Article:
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#ASA now refusing to answer questions by The Australian

#ASA now refusing to answer questions by The Australian

Questions, which are a proper part of the transference of information and cooperation that should exist in aviation. This cooperation must exist in order that a joint improvement is made to aviation, rather than one-sided approaches.

The Airservices media unit refused to provide any information or comment yesterday.

The current #MH17 issue, where the insurer is avoiding payments is a case in point.

The insurer being reported as refusing to pay internationally [#ICAO] amounts to those families of people who have been killed, without a sign-off saying they won’t be part of any other action.

In the Lockhart River tragedy, it was over 7-years and the #PelAir matter is reaching finality in the Courts system [insurance claim] now [July 2015], almost 6-years later. This is not good enough as it leaves families in a very desperate situation, with little means to “move on” and personally deal with the loss, much less in the case of #PelAir, the injuries sustained.

This is even worse where the matters have not been properly dealt with by the regulator and the investigator.

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Let fireys help our pilots: airport boss Phillip Cash

‘We need to be able to upskill people’: Phillip Cash, chief executive of Gladstone Airpor

‘We need to be able to upskill people’: Phillip Cash, chief executive of Gladstone Airport. Picture: Lyndon Mechielsen Source: News Corp Australia

A key aviation figure has called on Airservices Australia to drop its opposition to having its firefighters provide pilots with potentially life-saving air traffic and weather information, as their US counterparts do at regional airports.

Phillip Cash, the chief executive of Gladstone Airport, 550km north of Brisbane, has said the proposal was an “excellent opportunity” to increase the safety of air travel in a cost-effective fashion.

Mr Cash, who has worked as an airport manager in several locations in Australia, as well as in India and Mauritius, also described as bizarre the piecemeal air traffic control system, in which Rockhampton Airport — not far away and with similar passenger numbers — has fully controlled airspace directed by air traffic controllers from a tower, but his airport has none of those benefits.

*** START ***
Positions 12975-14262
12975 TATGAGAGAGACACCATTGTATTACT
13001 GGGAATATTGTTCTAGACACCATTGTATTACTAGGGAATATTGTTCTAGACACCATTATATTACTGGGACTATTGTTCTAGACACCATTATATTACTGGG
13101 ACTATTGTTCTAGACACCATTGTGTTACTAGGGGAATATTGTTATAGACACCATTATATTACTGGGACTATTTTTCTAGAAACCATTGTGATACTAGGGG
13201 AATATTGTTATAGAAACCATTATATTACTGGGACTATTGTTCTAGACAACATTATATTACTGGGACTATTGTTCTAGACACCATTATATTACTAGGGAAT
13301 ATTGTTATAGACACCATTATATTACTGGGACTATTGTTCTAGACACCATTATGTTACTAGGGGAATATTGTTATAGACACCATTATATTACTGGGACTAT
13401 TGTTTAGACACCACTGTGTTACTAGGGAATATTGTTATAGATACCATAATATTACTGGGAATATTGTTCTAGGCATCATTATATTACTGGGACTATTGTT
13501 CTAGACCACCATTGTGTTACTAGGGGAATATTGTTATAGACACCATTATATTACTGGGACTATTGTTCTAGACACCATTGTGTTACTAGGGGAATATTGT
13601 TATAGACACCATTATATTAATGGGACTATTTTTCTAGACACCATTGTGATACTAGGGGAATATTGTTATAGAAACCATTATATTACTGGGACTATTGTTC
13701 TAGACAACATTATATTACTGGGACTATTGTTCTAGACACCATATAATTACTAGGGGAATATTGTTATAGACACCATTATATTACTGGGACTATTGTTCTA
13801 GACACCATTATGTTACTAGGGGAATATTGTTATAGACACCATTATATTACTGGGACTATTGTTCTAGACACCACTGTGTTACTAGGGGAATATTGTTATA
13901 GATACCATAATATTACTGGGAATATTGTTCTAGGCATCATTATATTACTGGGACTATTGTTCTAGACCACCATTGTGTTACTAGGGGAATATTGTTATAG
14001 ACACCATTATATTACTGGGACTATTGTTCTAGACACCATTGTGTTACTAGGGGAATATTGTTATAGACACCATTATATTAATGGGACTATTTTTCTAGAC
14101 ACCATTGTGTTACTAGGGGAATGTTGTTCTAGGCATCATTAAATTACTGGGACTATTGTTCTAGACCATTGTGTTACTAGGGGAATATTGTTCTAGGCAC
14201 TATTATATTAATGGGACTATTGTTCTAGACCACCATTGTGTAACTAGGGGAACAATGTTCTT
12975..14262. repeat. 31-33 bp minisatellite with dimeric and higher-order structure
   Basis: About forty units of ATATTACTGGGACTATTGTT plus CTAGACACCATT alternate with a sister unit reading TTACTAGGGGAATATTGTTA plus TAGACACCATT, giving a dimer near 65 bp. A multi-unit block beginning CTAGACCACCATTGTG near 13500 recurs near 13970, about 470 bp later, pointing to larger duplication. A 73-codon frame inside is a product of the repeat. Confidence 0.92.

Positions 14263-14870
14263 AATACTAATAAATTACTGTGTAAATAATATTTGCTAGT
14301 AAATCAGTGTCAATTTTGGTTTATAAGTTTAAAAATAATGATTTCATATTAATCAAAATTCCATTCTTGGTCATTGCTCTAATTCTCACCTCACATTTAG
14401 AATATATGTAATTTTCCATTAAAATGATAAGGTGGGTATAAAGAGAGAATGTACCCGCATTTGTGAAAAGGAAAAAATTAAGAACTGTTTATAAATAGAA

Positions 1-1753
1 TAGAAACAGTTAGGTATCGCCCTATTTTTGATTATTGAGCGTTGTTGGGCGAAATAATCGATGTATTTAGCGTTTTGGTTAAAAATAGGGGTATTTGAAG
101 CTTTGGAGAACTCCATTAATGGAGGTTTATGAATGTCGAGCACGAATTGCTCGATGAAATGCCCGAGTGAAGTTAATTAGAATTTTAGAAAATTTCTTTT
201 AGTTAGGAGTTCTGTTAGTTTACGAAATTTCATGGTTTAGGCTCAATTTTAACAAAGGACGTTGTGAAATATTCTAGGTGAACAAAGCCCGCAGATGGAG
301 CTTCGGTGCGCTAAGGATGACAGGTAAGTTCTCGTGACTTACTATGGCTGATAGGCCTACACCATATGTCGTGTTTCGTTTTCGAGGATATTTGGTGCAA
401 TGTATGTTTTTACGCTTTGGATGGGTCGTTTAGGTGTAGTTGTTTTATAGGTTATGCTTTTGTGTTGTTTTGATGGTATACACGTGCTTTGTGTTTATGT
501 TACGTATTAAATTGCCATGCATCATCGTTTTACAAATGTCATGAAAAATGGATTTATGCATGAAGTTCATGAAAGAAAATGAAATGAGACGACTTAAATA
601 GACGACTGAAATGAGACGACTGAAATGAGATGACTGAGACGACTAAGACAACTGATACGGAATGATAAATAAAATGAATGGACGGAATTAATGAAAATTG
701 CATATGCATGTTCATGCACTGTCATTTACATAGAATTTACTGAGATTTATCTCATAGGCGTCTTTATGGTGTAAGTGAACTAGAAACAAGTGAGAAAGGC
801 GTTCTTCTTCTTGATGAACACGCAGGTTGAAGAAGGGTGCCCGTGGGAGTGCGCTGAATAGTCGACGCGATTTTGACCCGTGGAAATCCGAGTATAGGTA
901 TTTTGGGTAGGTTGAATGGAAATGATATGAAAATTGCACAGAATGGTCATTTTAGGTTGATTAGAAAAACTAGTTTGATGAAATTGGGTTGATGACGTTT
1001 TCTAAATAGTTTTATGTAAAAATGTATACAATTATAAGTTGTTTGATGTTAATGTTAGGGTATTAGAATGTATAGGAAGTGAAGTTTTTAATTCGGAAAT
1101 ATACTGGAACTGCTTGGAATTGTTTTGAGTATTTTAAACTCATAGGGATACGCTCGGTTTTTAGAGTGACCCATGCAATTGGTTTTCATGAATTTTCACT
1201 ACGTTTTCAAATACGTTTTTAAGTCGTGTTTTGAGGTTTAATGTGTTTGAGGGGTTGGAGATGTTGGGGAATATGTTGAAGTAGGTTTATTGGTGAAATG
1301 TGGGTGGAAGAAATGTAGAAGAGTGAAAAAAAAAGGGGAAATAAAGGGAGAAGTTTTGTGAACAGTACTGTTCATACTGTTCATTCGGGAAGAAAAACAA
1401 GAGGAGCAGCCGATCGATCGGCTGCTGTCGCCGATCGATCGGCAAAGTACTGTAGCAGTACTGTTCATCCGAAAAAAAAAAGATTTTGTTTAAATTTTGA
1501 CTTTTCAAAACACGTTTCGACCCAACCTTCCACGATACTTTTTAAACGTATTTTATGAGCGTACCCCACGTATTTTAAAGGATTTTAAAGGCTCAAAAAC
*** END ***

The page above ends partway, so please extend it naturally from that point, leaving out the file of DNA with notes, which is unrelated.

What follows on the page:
“Here we are, 115km away, and you would think Rockhampton air traffic control would be able to manage traffic here,” he said.

Whereas aircraft flying into Rockhampton are guided all the way to the runway by controllers who maintain separation, at Gladstone, pilots flying in cloud have to talk to each other over the radio, exchanging their own estimates of their positions and negotiating with one another over who will take what manoeuvres to avoid colliding.

Mr Cash cited as an example of the variety of contradictions a recent incident at his airport, now under investigation, in which a ground staff officer had been forced to make an unauthorised radio call to a pilot to prevent a potent­ial collision between one aircraft and another, which was apparently not making the required­ radio calls.

Gladstone is one of the airports, as is Ballina in northern NSW, with no tower with air traffic controllers, but it has a fire and rescue station staffed by officers employed by Airservices, the government-owned body which runs the country’s airspace system.

Under current regulations, only individuals who have held air traffic controller licences in the past 10 years are allowed to communicate over the radio to provide pilots with local air traffic and weather information.

Mr Cash pointed to the absurdity of this system, under which the Gladstone Airport employee who used the radio to warn off a possible collision, and the pilot, if he or she acted on the inform­ation, could be prosecuted. “You are not going to sit there and watch something happen,” he said.

The Civil Aviation Safety Authority has a program to grant exemptions so that other airport ground staff including firefighters could receive training and be lawfully permitted to perform such a radio information service.

“The fact that they are there, they are in place for the whole oper­ational day, and they work for the same organisation which provides air traffic services, makes it sensible,” Mr Cash said. “Clearly there is a cost, and that would have to be reviewed, along with a cost- benefit analysis and obviously a risk analysis.”

The chairman of Airservices Australia, Angus Houston, has joined forces with the air traffic controllers union in opposing such a move, saying the first duty of the fire and rescue crews is emergency response.

Ballina Byron Gateway Airport manager Neil Weatherson, after an initial but quickly abortive flirtation with seeing whether the firefighters might do it, has decided­ to hire a team of retired air traffic controllers to provide weather and traffic information.

Mr Cash said each airport faced different circumstances, but for his operation he regarded hiring a separate crew as an unnecessary expense when the Airservices firefighters could be trained to do it. “We need to be able to upskill people­ to be multi-skilled, and be upgrading our services,” he said.

The Airservices media unit refuse­d to provide any inform­ation or comment yesterday.

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